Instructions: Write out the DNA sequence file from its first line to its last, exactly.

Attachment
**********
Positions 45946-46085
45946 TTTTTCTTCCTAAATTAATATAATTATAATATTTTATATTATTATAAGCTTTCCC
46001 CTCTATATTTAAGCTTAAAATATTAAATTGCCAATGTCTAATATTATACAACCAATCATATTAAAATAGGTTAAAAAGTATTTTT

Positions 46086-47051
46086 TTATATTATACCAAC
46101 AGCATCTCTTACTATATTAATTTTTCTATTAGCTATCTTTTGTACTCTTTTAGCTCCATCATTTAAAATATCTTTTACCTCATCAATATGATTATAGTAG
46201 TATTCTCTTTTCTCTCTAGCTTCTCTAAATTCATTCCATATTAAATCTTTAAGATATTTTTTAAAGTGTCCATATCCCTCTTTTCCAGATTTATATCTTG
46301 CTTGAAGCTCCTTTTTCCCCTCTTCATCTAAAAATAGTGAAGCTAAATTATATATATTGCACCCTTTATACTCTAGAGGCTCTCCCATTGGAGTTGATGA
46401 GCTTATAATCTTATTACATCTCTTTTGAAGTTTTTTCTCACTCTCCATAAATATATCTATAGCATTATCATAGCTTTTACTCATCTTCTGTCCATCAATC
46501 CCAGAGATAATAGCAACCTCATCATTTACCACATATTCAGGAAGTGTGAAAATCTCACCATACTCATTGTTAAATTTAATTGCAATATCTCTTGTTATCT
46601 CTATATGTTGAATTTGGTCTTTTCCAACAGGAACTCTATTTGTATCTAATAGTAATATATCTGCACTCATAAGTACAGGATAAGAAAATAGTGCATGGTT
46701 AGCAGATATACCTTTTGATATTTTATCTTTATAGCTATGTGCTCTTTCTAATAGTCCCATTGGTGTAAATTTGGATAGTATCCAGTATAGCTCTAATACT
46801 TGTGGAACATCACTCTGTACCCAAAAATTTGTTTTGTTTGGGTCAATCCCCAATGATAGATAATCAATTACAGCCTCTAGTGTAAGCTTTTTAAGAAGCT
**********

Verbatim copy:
Positions 45946-46085
45946 TTTTTCTTCCTAAATTAATATAATTATAATATTTTATATTATTATAAGCTTTCCC
46001 CTCTATATTTAAGCTTAAAATATTAAATTGCCAATGTCTAATATTATACAACCAATCATATTAAAATAGGTTAAAAAGTATTTTT

Positions 46086-47051
46086 TTATATTATACCAAC
46101 AGCATCTCTTACTATATTAATTTTTCTATTAGCTATCTTTTGTACTCTTTTAGCTCCATCATTTAAAATATCTTTTACCTCATCAATATGATTATAGTAG
46201 TATTCTCTTTTCTCTCTAGCTTCTCTAAATTCATTCCATATTAAATCTTTAAGATATTTTTTAAAGTGTCCATATCCCTCTTTTCCAGATTTATATCTTG
46301 CTTGAAGCTCCTTTTTCCCCTCTTCATCTAAAAATAGTGAAGCTAAATTATATATATTGCACCCTTTATACTCTAGAGGCTCTCCCATTGGAGTTGATGA
46401 GCTTATAATCTTATTACATCTCTTTTGAAGTTTTTTCTCACTCTCCATAAATATATCTATAGCATTATCATAGCTTTTACTCATCTTCTGTCCATCAATC
46501 CCAGAGATAATAGCAACCTCATCATTTACCACATATTCAGGAAGTGTGAAAATCTCACCATACTCATTGTTAAATTTAATTGCAATATCTCTTGTTATCT
46601 CTATATGTTGAATTTGGTCTTTTCCAACAGGAACTCTATTTGTATCTAATAGTAATATATCTGCACTCATAAGTACAGGATAAGAAAATAGTGCATGGTT
46701 AGCAGATATACCTTTTGATATTTTATCTTTATAGCTATGTGCTCTTTCTAATAGTCCCATTGGTGTAAATTTGGATAGTATCCAGTATAGCTCTAATACT
46801 TGTGGAACATCACTCTGTACCCAAAAATTTGTTTTGTTTGGGTCAATCCCCAATGATAGATAATCAATTACAGCCTCTAGTGTAAGCTTTTTAAGAAGCT